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Posts Tagged ‘Northshore’

Sometimes, if you stand on the bottom rail of a bridge and lean over to watch the river slipping slowly away beneath you, you will suddenly know everything there is to be known.

A.A. Milne

How many bridges do you see in the above photo? This is the bridge across the Sammamish Slough in Kenmore, Washington, known simply as the slough in localese.

As you drive to or from Kenmore on 68th Avenue NE, which is called Juanita Drive NE just a bit farther south, you pass over a mundane looking concrete structure at the slough. Unless you’re stuck in traffic and thinking about the Cascadia Subduction Zone, you might not give much thought to the fact that you’re on a bridge.

There are three bridges in the above photo. You can’t really tell this from above. But you can from down below.

It is not very safe to go under the north end of the bridges. But you can access their underbellies from the boat launch on the south side of the slough. At least for a few more days. The West Sammamish River Bridge Project begins next week.

The bridge that carries southbound traffic is being replaced. This will affect traffic on this route, which is commonly used by those avoiding tolls on the SR 520 bridge, for two years. It is being replaced because the structure was built in the 1930s. It’s old.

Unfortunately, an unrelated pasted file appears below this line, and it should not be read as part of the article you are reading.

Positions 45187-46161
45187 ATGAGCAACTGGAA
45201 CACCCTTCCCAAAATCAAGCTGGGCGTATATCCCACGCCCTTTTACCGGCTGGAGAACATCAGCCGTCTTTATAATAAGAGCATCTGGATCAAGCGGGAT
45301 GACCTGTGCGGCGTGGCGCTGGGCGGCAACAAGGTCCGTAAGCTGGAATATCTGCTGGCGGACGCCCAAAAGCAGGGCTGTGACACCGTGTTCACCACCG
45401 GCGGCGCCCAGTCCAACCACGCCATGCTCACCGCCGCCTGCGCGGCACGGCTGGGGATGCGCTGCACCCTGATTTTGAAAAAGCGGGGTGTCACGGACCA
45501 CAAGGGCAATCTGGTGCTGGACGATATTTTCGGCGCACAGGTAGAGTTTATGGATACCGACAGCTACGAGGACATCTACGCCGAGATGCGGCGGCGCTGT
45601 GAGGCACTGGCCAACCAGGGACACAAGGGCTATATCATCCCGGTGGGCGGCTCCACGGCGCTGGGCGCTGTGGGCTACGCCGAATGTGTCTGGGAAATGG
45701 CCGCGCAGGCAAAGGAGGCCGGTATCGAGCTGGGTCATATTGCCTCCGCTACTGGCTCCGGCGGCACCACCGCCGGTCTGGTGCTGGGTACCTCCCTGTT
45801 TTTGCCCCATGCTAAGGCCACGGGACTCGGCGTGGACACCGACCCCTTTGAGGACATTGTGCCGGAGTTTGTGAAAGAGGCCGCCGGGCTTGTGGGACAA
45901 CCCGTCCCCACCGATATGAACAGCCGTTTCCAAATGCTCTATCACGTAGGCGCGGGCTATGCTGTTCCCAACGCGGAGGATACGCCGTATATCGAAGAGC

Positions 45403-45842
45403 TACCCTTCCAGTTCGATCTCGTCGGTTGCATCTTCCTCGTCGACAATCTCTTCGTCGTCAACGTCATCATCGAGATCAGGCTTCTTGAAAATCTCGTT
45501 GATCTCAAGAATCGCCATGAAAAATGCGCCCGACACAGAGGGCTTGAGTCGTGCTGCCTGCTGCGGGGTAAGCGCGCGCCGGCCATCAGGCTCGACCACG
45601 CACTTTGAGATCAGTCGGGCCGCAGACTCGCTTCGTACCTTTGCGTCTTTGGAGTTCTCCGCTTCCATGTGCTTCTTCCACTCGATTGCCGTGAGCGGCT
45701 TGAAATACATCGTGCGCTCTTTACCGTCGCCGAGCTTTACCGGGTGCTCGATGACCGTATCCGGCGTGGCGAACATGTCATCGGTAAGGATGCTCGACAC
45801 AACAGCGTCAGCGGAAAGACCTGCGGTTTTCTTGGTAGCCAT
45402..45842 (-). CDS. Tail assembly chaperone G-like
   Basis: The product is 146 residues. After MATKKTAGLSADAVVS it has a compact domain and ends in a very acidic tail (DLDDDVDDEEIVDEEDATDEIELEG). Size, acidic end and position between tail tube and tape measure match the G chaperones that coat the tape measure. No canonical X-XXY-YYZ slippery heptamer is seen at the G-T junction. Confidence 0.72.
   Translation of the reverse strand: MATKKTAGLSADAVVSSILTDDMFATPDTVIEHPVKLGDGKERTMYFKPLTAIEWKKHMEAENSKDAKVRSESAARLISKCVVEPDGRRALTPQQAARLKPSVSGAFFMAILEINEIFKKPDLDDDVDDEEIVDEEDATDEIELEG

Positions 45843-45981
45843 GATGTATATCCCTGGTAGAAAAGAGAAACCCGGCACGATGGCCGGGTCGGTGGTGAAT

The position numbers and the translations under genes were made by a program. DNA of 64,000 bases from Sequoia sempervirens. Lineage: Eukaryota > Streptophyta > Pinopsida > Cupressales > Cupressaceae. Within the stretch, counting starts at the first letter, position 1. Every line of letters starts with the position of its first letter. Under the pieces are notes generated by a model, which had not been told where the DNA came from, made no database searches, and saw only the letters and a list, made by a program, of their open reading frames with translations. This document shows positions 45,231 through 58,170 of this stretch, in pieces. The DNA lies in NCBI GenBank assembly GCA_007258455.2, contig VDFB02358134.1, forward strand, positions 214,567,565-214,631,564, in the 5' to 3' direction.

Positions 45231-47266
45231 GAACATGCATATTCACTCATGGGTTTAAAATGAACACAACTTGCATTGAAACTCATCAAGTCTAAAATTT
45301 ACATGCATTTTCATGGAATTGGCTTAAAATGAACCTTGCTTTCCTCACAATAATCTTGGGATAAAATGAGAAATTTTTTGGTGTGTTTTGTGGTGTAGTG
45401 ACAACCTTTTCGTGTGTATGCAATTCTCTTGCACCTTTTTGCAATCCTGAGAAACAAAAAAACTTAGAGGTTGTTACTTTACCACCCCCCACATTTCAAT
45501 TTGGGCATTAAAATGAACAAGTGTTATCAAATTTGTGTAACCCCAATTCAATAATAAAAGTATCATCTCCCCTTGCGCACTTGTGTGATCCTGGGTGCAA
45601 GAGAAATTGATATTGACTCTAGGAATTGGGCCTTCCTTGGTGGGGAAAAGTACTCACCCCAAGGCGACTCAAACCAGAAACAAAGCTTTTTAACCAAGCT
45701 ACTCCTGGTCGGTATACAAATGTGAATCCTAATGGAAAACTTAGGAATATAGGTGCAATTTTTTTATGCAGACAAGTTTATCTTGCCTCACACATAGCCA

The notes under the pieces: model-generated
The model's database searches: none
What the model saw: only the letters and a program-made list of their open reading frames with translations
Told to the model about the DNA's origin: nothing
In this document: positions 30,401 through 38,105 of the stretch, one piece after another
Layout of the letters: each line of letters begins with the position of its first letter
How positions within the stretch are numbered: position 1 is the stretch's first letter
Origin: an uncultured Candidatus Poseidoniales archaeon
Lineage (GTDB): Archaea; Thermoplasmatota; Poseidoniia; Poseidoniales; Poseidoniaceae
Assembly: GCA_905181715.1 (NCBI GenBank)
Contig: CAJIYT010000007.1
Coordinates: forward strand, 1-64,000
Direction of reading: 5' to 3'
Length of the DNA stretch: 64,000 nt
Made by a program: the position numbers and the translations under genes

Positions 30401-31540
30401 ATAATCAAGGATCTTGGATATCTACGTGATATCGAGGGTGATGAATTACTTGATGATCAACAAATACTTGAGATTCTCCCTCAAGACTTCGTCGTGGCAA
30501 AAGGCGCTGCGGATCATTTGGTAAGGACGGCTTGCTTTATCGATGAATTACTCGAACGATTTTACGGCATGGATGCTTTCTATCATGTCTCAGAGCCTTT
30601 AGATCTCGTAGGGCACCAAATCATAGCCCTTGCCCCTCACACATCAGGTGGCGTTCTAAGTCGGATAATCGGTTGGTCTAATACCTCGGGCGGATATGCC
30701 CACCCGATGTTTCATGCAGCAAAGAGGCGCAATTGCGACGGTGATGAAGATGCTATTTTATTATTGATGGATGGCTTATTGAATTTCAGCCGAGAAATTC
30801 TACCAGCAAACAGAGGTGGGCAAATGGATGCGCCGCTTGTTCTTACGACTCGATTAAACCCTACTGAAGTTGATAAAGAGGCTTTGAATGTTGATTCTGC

This is the southbound bridge, the one that had weight restrictions placed on it a few years ago. The northbound bridge was built in the 1970s, and it’s been deemed suitable to stay for a while.

Didn’t I say three bridges though? You’re looking at the third in this photo. As the Depression-era southbound bridge is torn out, what remains of the original 1917 bridge will be destroyed as well.

The 1930s bridge was built in the footprints of the 1917 bridge. I’ve asked around to find out if there are plans to preserve any of this for posterity and I do not believe there are. I was told that the 103 year-old pilings will probably fall apart when they’re pulled out. (Have you tried kicking one? You’ll shatter your phlanges.)

The Vintage King County Facebook page has a photo of the Kenmore bridge construction from way back. They actually have many fascinating photos of bridges. This site is so rich in local history that I need to issue a strong warning to anyone who likes to peek into the past– exercise self-control. You can become so enraptured by browsing the photos at Vintage King County that you’ll stay up all night eating Cheetos while your eyeballs bleed.

All of these photos were taken from the south side looking north. Last time I was under the north side we called the King County Sheriff because of a body sticking out from under a wadded-up tarp. I assumed the person was asleep or unconscious, but we didn’t know if they were dead or lying in wait either. There was zero movement and the upper half of their body was covered. There have been encampments and questionable activity under there for some time.

This is still embedded in the ground and probably has been for over a century. But it too will go the way of the dodo. By the way, if you really want to geek out about bridges, Bridgehunter.com is like the Spatula City of bridge websites. Here are some examples of other 1930s bridges.